The Department for Education states that there is a need ‘to create and enforce a clear and rigorous expectation on all schools to promote the fundamental British values of DEMOCRACY, THE RULE OF LAW, INDIVIDUAL LIBERTY, MUTUAL RESPECT and TOLERANCE OF THOSE WITH DIFFERENT FAITHS AND BELIEFS.’
At St. Charles School we want our children to become, global citizens who are proud of who they are, respectful towards others and know their responsibilities with their local and global communities. These British Values underpin everything we do within school. Please click to read our full British Values School Policy.
As a Catholic School, we seek to live out the values of Jesus Christ and promote these values through our teachings and actions. Our curriculum is designed to enable every pupil to recognise, learn and experience a wide range of beliefs and understandings of the world; enabling them to become responsible, caring and active citizens.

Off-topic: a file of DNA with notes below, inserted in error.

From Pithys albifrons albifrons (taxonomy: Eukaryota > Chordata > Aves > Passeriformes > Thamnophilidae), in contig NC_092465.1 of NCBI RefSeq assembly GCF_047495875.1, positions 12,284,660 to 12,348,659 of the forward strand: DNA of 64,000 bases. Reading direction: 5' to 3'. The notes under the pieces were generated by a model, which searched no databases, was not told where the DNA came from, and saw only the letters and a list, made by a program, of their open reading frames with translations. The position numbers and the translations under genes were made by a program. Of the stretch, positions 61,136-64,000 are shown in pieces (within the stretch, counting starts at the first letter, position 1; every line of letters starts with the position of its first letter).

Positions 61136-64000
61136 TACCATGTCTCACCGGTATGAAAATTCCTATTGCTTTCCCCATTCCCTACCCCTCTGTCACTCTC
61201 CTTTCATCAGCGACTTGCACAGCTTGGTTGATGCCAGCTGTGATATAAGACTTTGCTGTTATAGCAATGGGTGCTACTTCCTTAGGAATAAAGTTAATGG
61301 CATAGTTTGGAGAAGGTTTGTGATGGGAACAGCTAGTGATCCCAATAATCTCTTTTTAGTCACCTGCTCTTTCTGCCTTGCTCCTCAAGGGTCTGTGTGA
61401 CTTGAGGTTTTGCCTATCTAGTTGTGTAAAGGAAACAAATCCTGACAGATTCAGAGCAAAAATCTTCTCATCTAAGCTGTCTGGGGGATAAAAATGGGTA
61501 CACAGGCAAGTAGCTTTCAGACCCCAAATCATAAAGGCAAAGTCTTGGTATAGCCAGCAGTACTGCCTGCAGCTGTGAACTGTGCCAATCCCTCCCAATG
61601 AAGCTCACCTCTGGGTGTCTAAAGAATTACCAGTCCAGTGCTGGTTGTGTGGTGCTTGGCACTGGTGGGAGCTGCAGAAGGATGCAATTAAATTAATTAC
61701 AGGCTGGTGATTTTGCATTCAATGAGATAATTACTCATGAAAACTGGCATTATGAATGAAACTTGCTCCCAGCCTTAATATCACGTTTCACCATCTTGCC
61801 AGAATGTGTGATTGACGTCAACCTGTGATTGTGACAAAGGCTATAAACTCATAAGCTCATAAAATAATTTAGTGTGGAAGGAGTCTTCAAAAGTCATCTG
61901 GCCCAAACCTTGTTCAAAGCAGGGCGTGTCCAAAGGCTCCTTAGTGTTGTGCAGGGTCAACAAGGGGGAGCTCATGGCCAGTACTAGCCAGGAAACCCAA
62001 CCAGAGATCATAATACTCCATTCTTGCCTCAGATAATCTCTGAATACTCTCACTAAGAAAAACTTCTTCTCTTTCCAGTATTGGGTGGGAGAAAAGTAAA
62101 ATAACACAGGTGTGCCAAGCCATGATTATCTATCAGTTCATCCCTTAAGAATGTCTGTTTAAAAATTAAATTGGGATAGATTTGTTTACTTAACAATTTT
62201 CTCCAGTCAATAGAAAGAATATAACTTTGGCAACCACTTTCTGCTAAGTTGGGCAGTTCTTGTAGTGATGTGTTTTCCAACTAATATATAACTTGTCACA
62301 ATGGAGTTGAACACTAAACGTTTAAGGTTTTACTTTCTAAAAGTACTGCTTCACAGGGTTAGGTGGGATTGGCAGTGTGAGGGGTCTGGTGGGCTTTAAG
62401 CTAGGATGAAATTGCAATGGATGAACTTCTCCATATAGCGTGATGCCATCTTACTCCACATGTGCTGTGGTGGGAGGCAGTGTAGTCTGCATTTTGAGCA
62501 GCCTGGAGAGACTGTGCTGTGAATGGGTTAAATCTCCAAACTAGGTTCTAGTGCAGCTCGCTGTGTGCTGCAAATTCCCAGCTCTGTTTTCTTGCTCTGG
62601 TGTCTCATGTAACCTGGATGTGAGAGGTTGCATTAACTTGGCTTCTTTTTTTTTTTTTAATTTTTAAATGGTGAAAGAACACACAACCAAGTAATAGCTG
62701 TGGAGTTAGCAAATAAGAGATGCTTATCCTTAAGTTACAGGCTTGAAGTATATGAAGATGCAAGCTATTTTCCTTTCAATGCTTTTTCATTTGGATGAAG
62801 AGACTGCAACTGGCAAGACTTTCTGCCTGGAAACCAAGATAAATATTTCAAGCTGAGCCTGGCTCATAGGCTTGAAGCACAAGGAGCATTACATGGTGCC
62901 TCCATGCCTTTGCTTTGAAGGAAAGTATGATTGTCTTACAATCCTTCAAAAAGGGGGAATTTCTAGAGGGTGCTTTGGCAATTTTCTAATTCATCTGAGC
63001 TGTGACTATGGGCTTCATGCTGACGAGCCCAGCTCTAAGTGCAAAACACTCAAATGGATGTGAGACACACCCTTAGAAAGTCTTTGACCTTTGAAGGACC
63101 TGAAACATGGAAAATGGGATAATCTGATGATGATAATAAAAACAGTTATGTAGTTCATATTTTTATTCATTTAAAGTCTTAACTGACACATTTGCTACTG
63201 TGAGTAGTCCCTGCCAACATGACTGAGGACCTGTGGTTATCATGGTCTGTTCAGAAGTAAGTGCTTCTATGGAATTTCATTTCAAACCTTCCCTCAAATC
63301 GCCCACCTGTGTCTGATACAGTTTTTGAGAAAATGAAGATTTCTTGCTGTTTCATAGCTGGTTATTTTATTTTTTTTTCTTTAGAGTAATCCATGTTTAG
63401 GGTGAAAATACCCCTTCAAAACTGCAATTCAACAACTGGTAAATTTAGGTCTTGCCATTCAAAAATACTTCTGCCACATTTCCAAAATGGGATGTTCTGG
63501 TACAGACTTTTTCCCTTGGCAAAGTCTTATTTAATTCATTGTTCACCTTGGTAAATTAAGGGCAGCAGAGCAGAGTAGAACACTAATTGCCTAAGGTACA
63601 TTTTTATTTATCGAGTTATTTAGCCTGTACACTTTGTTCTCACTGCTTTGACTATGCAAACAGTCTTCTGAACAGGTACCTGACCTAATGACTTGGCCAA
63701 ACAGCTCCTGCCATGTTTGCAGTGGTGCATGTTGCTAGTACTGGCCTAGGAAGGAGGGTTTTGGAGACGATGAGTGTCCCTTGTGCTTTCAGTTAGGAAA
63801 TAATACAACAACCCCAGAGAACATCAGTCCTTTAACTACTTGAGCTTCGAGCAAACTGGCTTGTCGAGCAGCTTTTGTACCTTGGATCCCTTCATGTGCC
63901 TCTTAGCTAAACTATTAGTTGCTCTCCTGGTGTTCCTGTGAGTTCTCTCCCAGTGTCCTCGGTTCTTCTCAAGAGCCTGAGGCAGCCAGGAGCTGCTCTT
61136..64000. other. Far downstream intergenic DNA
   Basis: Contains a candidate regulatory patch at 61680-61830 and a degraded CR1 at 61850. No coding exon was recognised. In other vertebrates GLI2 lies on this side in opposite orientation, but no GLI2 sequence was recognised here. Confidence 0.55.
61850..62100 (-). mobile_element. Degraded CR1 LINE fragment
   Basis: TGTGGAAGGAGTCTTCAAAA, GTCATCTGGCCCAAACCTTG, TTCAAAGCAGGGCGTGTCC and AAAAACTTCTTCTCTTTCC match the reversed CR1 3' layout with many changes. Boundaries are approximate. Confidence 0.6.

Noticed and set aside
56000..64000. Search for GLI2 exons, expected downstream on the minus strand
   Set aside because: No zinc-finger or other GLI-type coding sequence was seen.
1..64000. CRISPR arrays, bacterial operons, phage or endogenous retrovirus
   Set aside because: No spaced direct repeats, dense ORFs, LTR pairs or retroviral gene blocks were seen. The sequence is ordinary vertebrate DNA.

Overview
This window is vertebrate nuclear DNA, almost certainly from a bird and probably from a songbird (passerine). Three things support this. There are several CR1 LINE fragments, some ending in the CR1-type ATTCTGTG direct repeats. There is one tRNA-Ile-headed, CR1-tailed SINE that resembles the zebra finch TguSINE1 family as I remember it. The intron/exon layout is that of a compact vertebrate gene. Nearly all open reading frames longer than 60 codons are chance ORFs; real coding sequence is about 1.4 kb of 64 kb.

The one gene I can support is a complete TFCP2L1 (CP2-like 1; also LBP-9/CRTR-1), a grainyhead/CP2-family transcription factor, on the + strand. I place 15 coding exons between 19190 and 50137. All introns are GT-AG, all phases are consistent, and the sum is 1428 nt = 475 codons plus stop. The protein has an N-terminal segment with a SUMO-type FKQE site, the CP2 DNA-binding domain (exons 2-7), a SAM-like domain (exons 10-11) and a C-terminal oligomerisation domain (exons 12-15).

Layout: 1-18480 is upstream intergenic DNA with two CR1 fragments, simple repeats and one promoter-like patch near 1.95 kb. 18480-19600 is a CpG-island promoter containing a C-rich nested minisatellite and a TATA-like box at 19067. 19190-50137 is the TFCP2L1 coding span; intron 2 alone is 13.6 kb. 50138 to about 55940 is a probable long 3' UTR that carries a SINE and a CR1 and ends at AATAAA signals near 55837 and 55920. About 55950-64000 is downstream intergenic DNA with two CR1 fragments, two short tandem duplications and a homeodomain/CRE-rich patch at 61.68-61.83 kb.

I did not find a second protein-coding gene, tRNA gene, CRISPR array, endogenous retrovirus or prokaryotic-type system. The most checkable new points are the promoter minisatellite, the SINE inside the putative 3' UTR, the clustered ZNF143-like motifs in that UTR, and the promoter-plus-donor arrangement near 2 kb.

Over the course of the school year pupils;
- are encouraged to be reflective about their own and others’ beliefs
- develop an understanding about themselves and others in the world
- recognise the difference between right and wrong and the importance of tolerance and respect for everyone
- understand the consequences of their behaviour and actions, and appreciate the view points of others are supported in, developing a respect for the civil and criminal law of England
- develop their social skills to embrace pupils from different religions, ethnic and socioeconomic backgrounds.
Here is an overview of what we do at St Charles School.
In addition to this, our RE,, Family Group sessions and wider curriculum supports pupils in embedding these values. These include a study of other religions, visits to places of worship, global diversity and pupil voice as represented by the schools pupil governors.
This is our British Values display.
It was created by the KS2 Art Club from jigsaw pieces, cut out, and painted with one of the key values. In the middle, it says –
‘It takes a lot of pieces to make the whole picture.’